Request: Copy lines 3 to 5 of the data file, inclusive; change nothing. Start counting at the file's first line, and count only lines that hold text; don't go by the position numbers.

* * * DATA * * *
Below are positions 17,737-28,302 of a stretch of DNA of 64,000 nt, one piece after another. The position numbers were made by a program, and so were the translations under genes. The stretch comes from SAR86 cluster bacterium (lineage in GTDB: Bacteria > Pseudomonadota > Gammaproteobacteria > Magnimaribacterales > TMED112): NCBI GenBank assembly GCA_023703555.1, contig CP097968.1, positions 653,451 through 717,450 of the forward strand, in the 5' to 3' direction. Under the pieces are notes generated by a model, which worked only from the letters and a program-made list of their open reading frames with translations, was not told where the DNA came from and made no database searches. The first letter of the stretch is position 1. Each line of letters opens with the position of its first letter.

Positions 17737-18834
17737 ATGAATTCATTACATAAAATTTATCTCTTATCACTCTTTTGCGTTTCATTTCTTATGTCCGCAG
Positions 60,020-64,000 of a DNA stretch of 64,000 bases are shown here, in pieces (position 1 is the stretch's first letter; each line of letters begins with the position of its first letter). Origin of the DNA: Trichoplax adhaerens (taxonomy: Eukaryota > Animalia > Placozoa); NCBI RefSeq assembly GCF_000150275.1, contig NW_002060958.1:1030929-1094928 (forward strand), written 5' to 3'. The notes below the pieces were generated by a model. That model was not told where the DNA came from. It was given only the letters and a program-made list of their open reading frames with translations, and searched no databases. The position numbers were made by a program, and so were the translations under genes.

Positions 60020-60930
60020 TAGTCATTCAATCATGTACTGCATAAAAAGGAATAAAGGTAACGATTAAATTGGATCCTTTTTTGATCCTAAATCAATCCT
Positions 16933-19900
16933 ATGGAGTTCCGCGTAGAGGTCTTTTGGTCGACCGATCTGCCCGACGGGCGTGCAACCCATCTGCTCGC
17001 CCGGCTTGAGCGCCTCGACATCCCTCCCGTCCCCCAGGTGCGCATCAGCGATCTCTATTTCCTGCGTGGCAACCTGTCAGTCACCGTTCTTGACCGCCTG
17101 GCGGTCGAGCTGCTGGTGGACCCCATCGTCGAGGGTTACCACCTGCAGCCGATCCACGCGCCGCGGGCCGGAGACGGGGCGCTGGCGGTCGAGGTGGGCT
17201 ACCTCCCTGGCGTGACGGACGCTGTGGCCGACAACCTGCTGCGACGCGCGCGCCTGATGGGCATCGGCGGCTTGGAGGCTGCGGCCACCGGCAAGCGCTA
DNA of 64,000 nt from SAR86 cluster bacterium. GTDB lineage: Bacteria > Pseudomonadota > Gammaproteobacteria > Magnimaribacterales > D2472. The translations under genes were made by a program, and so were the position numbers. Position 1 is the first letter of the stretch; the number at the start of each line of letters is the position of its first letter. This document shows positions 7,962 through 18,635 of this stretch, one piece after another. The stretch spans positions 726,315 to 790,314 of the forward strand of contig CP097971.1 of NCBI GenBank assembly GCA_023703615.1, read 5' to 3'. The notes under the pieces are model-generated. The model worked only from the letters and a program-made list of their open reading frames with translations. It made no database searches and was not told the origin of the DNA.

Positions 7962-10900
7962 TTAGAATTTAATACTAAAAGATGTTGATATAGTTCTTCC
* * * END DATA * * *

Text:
17737 ATGAATTCATTACATAAAATTTATCTCTTATCACTCTTTTGCGTTTCATTTCTTATGTCCGCAG
Positions 60,020-64,000 of a DNA stretch of 64,000 bases are shown here, in pieces (position 1 is the stretch's first letter; each line of letters begins with the position of its first letter). Origin of the DNA: Trichoplax adhaerens (taxonomy: Eukaryota > Animalia > Placozoa); NCBI RefSeq assembly GCF_000150275.1, contig NW_002060958.1:1030929-1094928 (forward strand), written 5' to 3'. The notes below the pieces were generated by a model. That model was not told where the DNA came from. It was given only the letters and a program-made list of their open reading frames with translations, and searched no databases. The position numbers were made by a program, and so were the translations under genes.

Positions 60020-60930